Local tech layoffs nearing levels of 2008 recession

New reports are signaling that the number of tech company layoffs this year is nearing levels from the Great Recession circa 2008-2009. MarketWatch said the layoffs are part of a strategy by tech firms to maintain viability through 2023 and beyond. The cuts are coming now, and are impacting many companies in Western Washington. We’ve already heard of cuts at Microsoft, Meta — the parent company of Facebook — and Twitter. Seattle’s status as a tech hub ensures the region will feel the impact — which is already being felt — as tech companies deal with the economic pressures that other companies are facing.

Seattle-based Amazon cut positions across the company — the bulk of those coming from their services and devices departments, like Alexa, Echo, and Fire TV.

Meta announced that it would lay off 11,000 of its workers, which would make the cuts the largest in the company’s history. The company is laying off more than 700 employees in the Puget Sound region.

Microsoft has also announced job cuts, and several other firms in our region are doing the same. There have been signs for months that cuts were coming to Washington — the October employment report from the Washington State Employment Security Department showed that the information sector lost 5,900 jobs.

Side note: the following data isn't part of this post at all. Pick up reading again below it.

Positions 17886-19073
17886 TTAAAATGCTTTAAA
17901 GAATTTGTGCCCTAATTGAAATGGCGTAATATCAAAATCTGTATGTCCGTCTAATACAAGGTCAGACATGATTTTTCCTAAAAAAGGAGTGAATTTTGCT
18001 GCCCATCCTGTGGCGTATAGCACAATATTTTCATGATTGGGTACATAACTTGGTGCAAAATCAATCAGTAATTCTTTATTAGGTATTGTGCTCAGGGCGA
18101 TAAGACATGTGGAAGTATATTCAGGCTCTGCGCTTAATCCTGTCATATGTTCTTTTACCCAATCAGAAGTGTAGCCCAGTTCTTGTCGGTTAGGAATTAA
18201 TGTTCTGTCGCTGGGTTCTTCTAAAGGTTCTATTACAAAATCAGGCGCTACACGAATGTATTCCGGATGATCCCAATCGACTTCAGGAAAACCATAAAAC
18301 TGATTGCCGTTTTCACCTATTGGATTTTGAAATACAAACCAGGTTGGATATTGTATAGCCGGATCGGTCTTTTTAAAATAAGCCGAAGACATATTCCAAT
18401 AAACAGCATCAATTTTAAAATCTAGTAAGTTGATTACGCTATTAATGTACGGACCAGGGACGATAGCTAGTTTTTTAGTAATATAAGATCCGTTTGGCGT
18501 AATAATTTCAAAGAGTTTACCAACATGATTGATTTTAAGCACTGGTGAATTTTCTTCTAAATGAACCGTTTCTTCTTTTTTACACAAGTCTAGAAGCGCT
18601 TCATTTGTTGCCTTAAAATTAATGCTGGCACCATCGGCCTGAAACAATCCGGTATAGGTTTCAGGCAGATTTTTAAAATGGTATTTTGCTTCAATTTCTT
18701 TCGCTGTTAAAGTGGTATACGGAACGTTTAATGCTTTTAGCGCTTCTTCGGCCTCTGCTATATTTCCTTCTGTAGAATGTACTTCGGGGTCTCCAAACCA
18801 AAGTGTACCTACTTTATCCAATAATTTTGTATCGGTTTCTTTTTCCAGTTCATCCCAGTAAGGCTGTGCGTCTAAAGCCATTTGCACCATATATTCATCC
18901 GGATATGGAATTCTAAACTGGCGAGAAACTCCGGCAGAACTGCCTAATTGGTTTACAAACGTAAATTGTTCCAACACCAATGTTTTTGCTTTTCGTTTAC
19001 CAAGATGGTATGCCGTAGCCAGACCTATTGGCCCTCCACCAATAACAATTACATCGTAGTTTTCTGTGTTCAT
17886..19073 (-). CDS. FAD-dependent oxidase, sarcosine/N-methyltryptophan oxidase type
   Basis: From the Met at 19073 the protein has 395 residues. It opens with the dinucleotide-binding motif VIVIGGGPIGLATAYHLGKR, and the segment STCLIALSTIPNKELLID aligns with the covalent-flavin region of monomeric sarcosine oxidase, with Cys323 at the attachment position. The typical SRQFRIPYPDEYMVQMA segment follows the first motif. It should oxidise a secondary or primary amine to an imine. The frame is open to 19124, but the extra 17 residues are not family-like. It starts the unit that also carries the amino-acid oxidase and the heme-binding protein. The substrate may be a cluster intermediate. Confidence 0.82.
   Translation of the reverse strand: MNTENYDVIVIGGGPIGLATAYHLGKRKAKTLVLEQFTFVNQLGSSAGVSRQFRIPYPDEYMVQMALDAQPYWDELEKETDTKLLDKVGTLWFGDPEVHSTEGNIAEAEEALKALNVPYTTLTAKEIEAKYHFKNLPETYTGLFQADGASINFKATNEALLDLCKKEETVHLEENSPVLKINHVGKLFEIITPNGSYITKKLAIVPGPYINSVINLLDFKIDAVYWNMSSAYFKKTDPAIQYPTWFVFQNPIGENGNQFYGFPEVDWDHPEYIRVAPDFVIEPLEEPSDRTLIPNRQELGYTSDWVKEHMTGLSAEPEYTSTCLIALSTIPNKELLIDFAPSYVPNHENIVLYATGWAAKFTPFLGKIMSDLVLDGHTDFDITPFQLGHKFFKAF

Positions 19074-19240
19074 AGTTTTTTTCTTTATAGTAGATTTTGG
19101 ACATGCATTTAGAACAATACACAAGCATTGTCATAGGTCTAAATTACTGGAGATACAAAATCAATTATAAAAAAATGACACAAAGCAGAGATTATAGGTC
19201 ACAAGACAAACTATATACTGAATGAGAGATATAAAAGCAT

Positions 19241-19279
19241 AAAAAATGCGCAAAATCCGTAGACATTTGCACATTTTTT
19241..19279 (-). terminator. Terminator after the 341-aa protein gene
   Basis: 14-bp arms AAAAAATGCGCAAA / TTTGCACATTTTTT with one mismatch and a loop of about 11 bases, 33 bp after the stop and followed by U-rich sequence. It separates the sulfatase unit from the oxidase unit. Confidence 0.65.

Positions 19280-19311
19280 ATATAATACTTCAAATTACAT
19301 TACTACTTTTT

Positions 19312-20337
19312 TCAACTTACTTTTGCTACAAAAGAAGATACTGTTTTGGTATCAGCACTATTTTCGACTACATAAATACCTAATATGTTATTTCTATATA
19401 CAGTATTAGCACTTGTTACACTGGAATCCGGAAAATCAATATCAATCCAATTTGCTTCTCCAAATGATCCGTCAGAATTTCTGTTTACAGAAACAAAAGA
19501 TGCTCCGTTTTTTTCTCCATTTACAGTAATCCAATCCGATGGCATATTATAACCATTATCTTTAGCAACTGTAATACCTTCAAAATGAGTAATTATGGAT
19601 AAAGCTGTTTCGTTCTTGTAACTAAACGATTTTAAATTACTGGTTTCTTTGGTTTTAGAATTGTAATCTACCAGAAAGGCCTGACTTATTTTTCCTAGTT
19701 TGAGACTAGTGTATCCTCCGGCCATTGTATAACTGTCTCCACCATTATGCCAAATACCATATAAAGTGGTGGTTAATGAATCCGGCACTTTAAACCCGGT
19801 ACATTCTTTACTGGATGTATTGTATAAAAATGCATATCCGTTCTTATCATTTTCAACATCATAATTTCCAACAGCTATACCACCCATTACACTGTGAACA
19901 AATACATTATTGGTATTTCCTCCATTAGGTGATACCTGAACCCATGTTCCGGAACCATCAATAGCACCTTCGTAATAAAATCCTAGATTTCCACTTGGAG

Muddu Sudhakar is the CEO of Aisera, an artificial intelligence firm with a focus on information technology. He said the cuts could worsen: “I think we’re just scratching the surface, ‘23 will be worse from what I am hearing from customers and CIOs (chief information officers).”

Sudhakar spoke to KIRO 7′s Ranji Sinha and said Seattle’s tech focus may help in the long run: “Seattle is a birth ground with Microsoft and Amazon and tech. I think it’s a great place, I think both Seattle and San Francisco/Bay Area will rebound. They may also be impacted because they’re concentrated in tech. You’ll have both the highs and the lows. ... But Seattle will recover.”

Twitter’s layoffs are due more to Elon Musk’s takeover and revamp of the social media company — some industry analysts have questioned his move to lay off his employees. The impact here in Washington was tangible — Washington state officials said more than 200 local employees were included in the Twitter layoffs.

Sudhakar said some of these companies did hire a lot of people over the last two years that they perhaps they did not need, so we are seeing some of that being corrected with these layoffs.

Sudhakar added that a lot of companies may turn to AI to automate more functions to cut costs, freeze hiring and keep cash on hand. He sees many companies trying to firm up their cash reserves, so they will have 12 months to 24 months of viable cash on hand heading into 2023.

The MarketWatch report also noted that a lot of employees of tech firms — including here in Western Washington — often rely on employee sponsorship to maintain their H-1B visas if they are foreign workers. MarketWatch said a lot of those workers are being hit with the layoff trend.

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